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(klōr`əplăst', klôr`–), a complex, discrete green structure, or organelle, contained in the cytoplasm of plant cells. Chloroplasts are reponsible for the green color of almost all plants and are lacking only in plants that do not make their own food, such as fungi and nongreen parasitic or saprophytic higher plants. The chloroplast is generally flattened and lens-shaped and consists of a body, or stroma, in which are embedded from a few to as many as 50 submicroscopic bodies—the grana—made up of stacked, disklike plates. The chloroplast contains chlorophyll pigments, as well as yellow and orange carotenoid pigments. Chloroplasts are thus the central site of the photosynthetic process in plants. The chloroplasts of algae are simpler than those of higher plants and may contain special, often conspicuous, starch-accumulating structures called pyrenoids.



an intracellular organelle (plastid) of the plant cell, in which photosynthesis occurs. Chloroplasts are green in color because of the presence of chlorophyll, the main pigment of photosynthesis. Their principal function, the capture and transformation of light energy, is also reflected in the uniqueness of their structure.

In higher plants, chloroplasts are lens-shaped bodies, measuring 3–10 micrometers in diameter and 2–5 micrometers in width. They form a system of protein-lipid membranes, embedded in the ground substance—the matrix or stroma—and separated from the cytoplasm by an outer membrane. The internal system of membranes forms a single continuous lamellar system, consisting of tiny closed flat sacs called thylakoids, which stack on top of one another to form grana. A granum may have ten to 30 thylakoids, and there can be as many as 150 grana in a chloroplast; the grana are connected to one another by large thylakoids. Such a structure substantially increases the photoactive surface of the chloroplast and ensures maximal utilization of light energy.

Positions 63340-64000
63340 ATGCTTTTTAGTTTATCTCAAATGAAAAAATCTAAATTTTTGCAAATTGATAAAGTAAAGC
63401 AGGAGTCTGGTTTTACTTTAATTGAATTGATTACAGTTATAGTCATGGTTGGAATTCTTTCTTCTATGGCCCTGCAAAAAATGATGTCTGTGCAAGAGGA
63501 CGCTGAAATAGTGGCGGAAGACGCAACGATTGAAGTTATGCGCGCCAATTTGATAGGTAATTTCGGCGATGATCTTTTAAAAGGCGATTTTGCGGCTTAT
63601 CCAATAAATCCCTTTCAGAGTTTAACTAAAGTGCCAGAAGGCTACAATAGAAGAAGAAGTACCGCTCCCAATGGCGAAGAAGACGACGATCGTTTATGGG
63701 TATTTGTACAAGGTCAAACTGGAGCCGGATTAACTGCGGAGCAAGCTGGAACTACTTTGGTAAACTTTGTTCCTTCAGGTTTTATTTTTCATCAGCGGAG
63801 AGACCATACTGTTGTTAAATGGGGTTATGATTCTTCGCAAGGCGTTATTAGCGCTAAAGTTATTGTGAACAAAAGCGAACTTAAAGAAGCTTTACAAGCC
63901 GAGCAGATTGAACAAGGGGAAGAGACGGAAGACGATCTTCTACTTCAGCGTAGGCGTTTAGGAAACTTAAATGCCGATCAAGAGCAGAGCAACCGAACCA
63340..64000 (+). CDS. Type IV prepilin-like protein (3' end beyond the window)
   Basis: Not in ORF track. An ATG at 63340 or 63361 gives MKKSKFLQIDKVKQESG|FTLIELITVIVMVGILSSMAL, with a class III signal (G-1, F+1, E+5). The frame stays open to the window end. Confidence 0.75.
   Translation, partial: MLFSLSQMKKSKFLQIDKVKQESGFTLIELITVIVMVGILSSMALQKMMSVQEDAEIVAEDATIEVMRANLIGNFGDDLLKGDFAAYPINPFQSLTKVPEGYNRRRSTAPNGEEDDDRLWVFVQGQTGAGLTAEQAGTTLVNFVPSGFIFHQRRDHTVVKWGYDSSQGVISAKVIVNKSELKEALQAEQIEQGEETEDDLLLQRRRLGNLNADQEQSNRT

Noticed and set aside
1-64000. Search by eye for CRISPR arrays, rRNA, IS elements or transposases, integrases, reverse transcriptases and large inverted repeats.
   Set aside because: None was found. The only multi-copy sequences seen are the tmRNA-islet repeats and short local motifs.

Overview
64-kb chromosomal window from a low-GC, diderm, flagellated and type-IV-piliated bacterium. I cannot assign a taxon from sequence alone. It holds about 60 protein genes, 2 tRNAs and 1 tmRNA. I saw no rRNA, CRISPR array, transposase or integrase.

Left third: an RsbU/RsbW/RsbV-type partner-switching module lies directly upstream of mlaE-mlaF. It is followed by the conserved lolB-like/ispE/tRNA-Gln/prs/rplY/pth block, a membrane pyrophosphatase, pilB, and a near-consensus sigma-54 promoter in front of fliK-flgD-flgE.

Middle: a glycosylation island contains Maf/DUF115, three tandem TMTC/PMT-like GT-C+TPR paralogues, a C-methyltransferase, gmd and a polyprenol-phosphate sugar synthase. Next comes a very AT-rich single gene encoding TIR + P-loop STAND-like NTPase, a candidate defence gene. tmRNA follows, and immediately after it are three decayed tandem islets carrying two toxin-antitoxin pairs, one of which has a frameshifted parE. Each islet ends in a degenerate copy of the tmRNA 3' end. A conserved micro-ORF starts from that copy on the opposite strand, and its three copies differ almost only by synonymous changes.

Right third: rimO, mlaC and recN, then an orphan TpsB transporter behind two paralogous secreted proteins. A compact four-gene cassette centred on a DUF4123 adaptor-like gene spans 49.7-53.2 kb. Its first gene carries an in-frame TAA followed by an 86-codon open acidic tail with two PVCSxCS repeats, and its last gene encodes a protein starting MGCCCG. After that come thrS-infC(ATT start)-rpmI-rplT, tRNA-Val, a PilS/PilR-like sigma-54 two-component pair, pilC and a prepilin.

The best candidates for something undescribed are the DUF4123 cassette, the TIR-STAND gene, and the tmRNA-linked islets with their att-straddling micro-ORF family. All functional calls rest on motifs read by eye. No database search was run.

The initial photo stage of photosynthesis occurs in the thylakoid membrane, which consists of two layers of proteins, separated by a layer of lipids; this stage results in the formation of the two compounds necessary for the assimilation of CO2, namely, reduced nicotinamide adenine dinucleotide phosphate (NADPH) and the energy-rich adenosine triphosphate (ATP). The source of energy for the formation of ATP molecules is the difference in potentials produced on the membrane as a result of vector (directed) charge transfer. The charge is distributed on both sides of the membrane by virtue of the special arrangement of the components of the electron-transport chain that interlaces the membrane. The membranes, functioning as “partitions,” effect the spatial separation of the products of photosynthesis, such as O2 and the reducing agents, which without the membranes would interact with one another. The outer part of the thylakoid is covered with particles that measure 14–15 nanometers in diameter, which act as “coupling factors” and participate in the synthesis of ATP. The enzymes responsible for the fixation of CO2 (the dark stage of photosynthesis) are concentrated in the stroma.